`reduce()`

combines from the left, `reduce_right()`

combines from
the right. `reduce(list(x1, x2, x3), f)`

is equivalent to
`f(f(x1, x2), x3)`

; `reduce_right(list(x1, x2, x3), f)`

is equivalent to
`f(f(x3, x2), x1)`

.

reduce(.x, .f, ..., .init)
reduce_right(.x, .f, ..., .init)
reduce2(.x, .y, .f, ..., .init)
reduce2_right(.x, .y, .f, ..., .init)

## Arguments

.x |
A list or atomic vector. |

.f |
For `reduce()` , a 2-argument function. The function will be
passed the accumulated value as the first argument and the "next" value
as the second argument.
For `reduce2()` , a 3-argument function. The function will be passed the
accumulated value as the first argument, the next value of `.x` as the
second argument, and the next value of `.y` as the third argument. |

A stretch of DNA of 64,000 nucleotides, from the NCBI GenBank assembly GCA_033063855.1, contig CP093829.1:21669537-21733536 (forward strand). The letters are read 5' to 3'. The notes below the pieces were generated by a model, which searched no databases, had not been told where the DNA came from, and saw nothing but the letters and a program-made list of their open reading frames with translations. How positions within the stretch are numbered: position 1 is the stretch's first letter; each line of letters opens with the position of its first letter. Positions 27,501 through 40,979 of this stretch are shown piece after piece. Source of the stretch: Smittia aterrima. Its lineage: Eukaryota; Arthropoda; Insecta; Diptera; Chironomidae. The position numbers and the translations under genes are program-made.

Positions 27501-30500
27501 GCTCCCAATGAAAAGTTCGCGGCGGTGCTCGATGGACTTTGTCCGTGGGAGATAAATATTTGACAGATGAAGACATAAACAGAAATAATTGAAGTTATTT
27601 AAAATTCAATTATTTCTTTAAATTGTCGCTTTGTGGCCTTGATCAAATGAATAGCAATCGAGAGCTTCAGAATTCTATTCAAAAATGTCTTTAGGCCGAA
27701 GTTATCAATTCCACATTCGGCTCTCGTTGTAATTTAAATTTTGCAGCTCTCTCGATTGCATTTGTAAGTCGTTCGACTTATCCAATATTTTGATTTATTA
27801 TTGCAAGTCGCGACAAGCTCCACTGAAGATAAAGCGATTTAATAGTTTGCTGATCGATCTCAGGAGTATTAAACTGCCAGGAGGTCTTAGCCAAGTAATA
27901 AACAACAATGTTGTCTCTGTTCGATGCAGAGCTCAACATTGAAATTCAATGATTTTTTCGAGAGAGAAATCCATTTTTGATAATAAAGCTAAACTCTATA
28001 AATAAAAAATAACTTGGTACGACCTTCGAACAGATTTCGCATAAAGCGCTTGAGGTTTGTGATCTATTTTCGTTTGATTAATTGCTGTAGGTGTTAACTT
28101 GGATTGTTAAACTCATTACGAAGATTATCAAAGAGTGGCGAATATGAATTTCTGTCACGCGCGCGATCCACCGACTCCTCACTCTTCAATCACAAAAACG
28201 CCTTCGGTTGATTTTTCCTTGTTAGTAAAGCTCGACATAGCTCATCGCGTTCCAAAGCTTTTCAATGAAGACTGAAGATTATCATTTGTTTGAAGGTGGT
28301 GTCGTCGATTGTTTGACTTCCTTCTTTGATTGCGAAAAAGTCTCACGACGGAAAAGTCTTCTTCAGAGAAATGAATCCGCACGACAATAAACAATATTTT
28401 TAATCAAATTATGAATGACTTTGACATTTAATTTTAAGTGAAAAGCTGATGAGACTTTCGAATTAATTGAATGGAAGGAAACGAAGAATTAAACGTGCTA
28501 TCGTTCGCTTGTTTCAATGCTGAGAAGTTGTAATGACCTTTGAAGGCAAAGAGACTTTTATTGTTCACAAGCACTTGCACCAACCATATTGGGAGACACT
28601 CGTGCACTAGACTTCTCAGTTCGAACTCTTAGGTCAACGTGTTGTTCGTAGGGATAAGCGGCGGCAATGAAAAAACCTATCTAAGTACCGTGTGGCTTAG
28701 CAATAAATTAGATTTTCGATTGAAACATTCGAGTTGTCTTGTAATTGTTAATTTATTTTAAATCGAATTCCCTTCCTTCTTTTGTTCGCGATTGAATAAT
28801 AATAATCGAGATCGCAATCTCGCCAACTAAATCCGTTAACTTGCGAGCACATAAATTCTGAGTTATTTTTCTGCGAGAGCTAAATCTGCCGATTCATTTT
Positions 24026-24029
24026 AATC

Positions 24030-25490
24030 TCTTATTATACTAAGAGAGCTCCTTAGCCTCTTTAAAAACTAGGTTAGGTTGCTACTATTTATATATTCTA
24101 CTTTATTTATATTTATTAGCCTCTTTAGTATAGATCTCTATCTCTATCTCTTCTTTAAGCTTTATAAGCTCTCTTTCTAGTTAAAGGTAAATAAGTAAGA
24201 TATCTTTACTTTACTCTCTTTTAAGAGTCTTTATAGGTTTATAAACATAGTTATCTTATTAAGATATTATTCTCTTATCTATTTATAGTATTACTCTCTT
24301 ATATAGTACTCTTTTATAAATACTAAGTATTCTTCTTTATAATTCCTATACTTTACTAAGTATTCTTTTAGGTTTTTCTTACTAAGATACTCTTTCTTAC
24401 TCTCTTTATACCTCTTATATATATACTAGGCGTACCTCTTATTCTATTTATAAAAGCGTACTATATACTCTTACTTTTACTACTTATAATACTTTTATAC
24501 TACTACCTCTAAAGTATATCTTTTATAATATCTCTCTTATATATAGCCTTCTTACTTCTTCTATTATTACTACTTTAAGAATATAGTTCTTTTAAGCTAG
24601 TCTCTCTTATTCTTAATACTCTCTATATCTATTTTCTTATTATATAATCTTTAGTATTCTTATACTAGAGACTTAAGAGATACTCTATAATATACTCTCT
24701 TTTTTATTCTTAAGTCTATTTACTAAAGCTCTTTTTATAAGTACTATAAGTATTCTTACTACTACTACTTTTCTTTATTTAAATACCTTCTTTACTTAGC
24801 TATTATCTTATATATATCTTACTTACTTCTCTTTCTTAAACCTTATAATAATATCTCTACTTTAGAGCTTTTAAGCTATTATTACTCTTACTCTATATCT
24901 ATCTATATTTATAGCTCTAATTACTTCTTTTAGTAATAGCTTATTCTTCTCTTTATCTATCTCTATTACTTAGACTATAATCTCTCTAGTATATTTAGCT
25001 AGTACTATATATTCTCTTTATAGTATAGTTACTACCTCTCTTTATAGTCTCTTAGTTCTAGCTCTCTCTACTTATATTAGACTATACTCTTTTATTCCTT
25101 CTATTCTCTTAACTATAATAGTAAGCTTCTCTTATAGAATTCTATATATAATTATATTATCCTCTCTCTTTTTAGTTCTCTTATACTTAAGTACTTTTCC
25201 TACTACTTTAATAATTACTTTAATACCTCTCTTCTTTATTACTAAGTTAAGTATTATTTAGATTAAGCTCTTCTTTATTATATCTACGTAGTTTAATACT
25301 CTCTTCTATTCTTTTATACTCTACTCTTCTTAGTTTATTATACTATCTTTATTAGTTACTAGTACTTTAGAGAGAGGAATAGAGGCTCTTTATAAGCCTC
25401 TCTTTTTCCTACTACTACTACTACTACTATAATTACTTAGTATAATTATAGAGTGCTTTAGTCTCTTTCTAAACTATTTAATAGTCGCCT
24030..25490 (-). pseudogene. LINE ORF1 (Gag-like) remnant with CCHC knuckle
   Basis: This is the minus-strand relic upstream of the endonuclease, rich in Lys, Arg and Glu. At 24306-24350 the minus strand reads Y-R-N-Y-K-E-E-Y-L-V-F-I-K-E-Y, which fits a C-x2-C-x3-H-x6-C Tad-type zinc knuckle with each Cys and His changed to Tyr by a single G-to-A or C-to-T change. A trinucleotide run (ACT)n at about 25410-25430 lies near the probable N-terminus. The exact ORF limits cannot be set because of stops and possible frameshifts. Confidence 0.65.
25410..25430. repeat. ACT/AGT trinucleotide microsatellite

... |
Additional arguments passed on to `.f` . |

.init |
If supplied, will be used as the first value to start
the accumulation, rather than using `x[[1]]` . This is useful if
you want to ensure that `reduce` returns a correct value when `.x`
is empty. If missing, and `x` is empty, will throw an error. |

.y |
For `reduce2()` , an additional argument that is passed to
`.f` . If `init` is not set, `.y` should be 1 element shorter than
`.x` . |

## Examples

1:3 %>% reduce(`+`)

#> [1] 6

1:10 %>% reduce(`*`)

#> [1] 3628800

paste2 <- function(x, y, sep = ".") paste(x, y, sep = sep)
letters[1:4] %>% reduce(paste2)

#> [1] "a.b.c.d"

letters[1:4] %>% reduce2(c("-", ".", "-"), paste2)

#> [1] "a-b.c-d"

#> [[1]]
#> [1] 5 8 6 10 9
#>
#> [[2]]
#> [1] 8 10 6 4 1
#>

reduce(samples, union)

#> [1] 5 8 6 10 9 4 1

reduce(samples, intersect)

#> [1] 8 6 10

x <- list(c(0, 1), c(2, 3), c(4, 5))
x %>% reduce(c)

#> [1] 0 1 2 3 4 5

x %>% reduce_right(c)

#> [1] 4 5 2 3 0 1

# Equivalent to:
x %>% rev() %>% reduce(c)

#> [1] 4 5 2 3 0 1